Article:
beautiful flowers, and said nasty things about them, for he had never seen them.
Thumbelina had to sing, and she sang 'Cockchafer, fly away,' and 'When the parson goes afield.' Then the Mole fell in love with her, because of her delicious voice; but he said nothing, for he was a sedate man.
A short time before, he had dug a long passage through the earth from his own house to theirs; and Thumbelina and the Field Mouse obtained leave to walk in this passage as much as they wished. But he begged them not to be afraid of the dead bird which was lying in the passage. It was an entire bird, with wings and a beak. It certainly must have died only a short time before, when the winter began, and was now buried just where the Mole had made his passage.
The Mole took a bit of decayed wood in his mouth, for that glimmers like fire in the dark; and then he went first and lighted them through the long dark passage. When they came where the dead bird lay, the Mole thrust up his broad nose against the ceiling and pushed the earth, so that a great hole was made, through which the daylight could shine down. In the middle of the floor lay a dead Swallow, his beautiful wings pressed close against his sides, and his head and feet drawn in under his feathers: the poor bird had certainly died of cold. Thumbelina was very sorry for this; she was very fond of all the little birds, who had sung and twittered so prettily for her through the summer; but the Mole gave him a push with his short legs, and said, 'Now he doesn't pipe any more. It must be miserable to be born a little bird. I'm thankful that none of my children can be that: such a bird has nothing but his "tweet-tweet", and has to starve in the winter!'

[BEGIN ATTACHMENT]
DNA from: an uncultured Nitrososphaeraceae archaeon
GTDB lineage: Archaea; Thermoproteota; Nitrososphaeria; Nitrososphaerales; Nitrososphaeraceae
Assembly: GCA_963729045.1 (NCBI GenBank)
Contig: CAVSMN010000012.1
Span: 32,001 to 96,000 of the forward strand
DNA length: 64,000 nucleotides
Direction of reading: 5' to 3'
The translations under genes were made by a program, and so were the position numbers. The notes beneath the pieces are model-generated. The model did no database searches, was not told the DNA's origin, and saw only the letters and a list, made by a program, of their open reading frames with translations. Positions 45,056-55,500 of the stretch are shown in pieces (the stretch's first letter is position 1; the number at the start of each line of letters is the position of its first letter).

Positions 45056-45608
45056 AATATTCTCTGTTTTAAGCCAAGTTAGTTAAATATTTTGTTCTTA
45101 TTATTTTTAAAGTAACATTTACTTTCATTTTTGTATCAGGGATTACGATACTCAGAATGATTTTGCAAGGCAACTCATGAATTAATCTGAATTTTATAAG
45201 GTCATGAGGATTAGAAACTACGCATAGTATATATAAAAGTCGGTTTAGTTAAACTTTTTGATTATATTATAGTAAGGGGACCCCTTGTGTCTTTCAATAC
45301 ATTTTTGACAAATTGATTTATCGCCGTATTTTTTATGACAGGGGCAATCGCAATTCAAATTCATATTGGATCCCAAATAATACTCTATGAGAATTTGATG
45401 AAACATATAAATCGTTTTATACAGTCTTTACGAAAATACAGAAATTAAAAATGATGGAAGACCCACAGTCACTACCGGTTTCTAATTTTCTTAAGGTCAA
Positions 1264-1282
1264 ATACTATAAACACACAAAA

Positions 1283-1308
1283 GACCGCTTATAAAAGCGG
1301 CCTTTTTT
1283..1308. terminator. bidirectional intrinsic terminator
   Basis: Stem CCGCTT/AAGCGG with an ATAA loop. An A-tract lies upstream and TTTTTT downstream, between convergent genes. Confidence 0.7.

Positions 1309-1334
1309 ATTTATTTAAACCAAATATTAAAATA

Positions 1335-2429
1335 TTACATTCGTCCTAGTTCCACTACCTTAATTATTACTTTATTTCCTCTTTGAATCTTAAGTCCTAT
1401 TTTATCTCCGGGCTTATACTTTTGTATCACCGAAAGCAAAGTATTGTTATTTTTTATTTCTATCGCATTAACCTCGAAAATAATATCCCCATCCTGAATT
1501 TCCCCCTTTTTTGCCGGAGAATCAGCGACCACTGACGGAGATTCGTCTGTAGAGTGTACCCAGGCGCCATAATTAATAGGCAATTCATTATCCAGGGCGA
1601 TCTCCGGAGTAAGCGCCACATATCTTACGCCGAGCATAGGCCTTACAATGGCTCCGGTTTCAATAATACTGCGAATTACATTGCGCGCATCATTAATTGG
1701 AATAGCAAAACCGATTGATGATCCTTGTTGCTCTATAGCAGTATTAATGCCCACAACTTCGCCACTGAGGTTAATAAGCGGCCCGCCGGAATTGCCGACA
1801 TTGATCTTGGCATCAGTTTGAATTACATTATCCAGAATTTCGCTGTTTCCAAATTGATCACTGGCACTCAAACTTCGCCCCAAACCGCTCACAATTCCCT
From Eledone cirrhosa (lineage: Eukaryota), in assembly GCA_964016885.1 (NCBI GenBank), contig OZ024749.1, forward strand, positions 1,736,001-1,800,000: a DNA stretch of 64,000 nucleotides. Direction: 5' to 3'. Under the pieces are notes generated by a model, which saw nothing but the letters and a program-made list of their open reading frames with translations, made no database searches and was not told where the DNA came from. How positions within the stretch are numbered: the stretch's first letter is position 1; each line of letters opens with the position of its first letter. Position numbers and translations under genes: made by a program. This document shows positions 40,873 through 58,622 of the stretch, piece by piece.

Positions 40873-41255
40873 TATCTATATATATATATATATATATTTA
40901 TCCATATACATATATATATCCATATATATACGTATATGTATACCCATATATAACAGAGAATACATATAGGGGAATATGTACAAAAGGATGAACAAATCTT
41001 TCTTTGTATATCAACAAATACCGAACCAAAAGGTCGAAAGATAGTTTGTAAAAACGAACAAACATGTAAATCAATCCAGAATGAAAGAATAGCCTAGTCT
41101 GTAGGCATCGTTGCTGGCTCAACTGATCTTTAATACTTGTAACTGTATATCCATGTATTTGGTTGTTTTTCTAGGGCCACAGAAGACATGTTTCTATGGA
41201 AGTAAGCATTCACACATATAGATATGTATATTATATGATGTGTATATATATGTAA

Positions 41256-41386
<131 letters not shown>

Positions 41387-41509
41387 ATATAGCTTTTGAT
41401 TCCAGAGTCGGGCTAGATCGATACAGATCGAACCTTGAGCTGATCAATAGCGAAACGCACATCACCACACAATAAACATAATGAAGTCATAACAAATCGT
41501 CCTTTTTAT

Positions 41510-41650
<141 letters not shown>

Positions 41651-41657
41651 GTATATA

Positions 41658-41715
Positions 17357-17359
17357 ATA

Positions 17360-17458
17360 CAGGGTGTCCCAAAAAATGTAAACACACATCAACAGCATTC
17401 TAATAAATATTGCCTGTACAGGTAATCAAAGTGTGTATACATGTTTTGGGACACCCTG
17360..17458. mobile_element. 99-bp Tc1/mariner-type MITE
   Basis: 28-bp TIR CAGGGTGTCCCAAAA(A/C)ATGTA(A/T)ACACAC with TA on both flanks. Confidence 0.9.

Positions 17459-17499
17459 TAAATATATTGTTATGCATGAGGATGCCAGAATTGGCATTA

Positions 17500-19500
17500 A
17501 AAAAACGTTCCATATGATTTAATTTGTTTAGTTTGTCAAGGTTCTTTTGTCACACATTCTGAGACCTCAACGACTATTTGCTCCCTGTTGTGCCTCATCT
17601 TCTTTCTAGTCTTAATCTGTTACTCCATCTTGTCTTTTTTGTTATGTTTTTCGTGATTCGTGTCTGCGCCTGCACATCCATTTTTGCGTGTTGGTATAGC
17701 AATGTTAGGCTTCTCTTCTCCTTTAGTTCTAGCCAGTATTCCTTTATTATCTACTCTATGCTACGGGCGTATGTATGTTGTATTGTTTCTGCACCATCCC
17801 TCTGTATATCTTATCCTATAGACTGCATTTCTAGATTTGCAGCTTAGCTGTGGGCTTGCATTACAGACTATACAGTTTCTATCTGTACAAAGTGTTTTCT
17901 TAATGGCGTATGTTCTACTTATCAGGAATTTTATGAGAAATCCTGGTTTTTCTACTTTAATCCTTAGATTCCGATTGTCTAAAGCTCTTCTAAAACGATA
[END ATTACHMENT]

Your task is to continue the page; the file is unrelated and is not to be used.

'Yes, you may well say that, like a sensible man,' observed the Field Mouse. 'Of what use is all this "tweet-tweet" to a bird when the winter comes? He must starve and freeze. But they say that's very aristocratic'
Thumbelina said nothing; but when the two others turned their backs on the bird, she bent down, put the feathers aside which covered his head, and kissed him upon his closed eyes.
'Perhaps it was he who sang so prettily to me in the